NIEVES MURRAY, CEO, Suicide Prevention Australia
Suicide is a complicated human behaviour with many diverse risk factors. It’s not simply mental health, it’s housing, relationships, income and isolation too. Preventing suicide is very complex. There’s sadly no single solution and we’ll never shift the dial on suicide rates unless we look across government and the community.
What about targets? Targets are simple yet suicide is complex and the evidence doesn’t support them. While some gains were made under a 20-year-old Scottish target, this was more to do with increased investment in services. Sadly, the current Scottish target is not on-track and suicides have increased in recent years. A United Kingdom target of a 10% reduction from 2015-2020 failed. Targets can be gamed and distract from the real issue. When it comes to suicide, the only acceptable target is zero.
What about funding? We’ve seen record investment into suicide prevention. Every dollar has been needed and more still. Yet money alone doesn’t always equal lives saved.
So what will work? Accountability is critical.
After many reviews, we know what needs to be done and it’s time to do it. Our National Policy Platform is pushing for the Australian Government to announce a Suicide Prevention Act immediately to legislate action. This would require a Suicide Prevention Plan, governance arrangements for reporting and lived experience and require agencies to consider suicide risks and prevention in their work. It’s our best chance at turning the trend towards zero suicide because it recognises the role we all have to play.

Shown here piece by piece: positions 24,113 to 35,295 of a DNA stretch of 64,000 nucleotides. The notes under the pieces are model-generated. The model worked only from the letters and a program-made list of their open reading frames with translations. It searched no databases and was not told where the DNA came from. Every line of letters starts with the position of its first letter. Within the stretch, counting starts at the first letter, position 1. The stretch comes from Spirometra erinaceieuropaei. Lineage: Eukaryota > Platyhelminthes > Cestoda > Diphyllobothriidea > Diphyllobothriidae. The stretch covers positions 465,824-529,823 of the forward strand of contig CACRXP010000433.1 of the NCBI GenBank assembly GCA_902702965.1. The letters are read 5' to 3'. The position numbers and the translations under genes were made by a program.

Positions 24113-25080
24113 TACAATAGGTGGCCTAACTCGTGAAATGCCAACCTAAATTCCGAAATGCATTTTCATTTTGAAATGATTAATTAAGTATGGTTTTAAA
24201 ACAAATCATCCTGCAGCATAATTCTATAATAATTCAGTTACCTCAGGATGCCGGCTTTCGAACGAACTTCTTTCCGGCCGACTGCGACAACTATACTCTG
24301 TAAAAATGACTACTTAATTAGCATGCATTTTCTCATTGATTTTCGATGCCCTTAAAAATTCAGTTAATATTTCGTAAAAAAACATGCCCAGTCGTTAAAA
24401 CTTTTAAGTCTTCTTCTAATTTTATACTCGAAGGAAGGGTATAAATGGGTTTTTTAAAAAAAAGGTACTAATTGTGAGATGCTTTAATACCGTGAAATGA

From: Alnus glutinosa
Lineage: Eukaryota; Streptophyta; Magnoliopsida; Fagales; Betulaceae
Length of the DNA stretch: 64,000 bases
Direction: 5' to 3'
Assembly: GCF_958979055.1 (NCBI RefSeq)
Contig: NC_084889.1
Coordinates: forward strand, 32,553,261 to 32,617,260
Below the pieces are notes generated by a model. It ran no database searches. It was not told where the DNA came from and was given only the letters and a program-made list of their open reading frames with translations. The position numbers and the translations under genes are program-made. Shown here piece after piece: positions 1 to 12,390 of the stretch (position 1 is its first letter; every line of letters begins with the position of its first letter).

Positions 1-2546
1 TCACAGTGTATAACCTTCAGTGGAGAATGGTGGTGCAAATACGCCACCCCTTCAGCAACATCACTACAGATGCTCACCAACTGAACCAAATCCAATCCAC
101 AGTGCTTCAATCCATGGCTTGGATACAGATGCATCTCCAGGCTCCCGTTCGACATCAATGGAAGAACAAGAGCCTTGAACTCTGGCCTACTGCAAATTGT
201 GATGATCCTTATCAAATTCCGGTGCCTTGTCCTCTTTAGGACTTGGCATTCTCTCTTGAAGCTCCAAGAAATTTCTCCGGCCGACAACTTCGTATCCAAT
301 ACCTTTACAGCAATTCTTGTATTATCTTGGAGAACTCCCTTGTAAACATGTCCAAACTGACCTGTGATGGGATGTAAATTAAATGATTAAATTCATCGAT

It means every single government agency and official, whether they work in housing, education or any other department, must look at the work they’re doing through a suicide prevention lens. An Act is a powerful mechanism for accountability and something that the government can actually do.
Sadly, over 3,000 lives are lost to suicide each year. Every life lost is a suicide that should have been prevented. Zero is the only acceptable number as we work towards a world without suicide.
To date, we’ve managed to contain any increases in suicide rates over the past few years. Yet, we know through crisis line, emergency department and ambulance data that there’s real, ongoing distress in our community.
Suicide prevention service providers are working tirelessly to keep up with the growing level of distress in communities.
We also know from past crises that it’s not until two to three years later that suicide rates can peak, after protective supports cease and immediate social cohesion subsides.
Accordingly, this next term of Parliament is a critical juncture. What we do now and what we put in place over this period will determine whether we can continue to contain suicide rates as we emerge from the pandemic.
Knee jerk reactions will not be enough. A thoughtful, sustained, policy approach is a fundamental ingredient to saving more lives.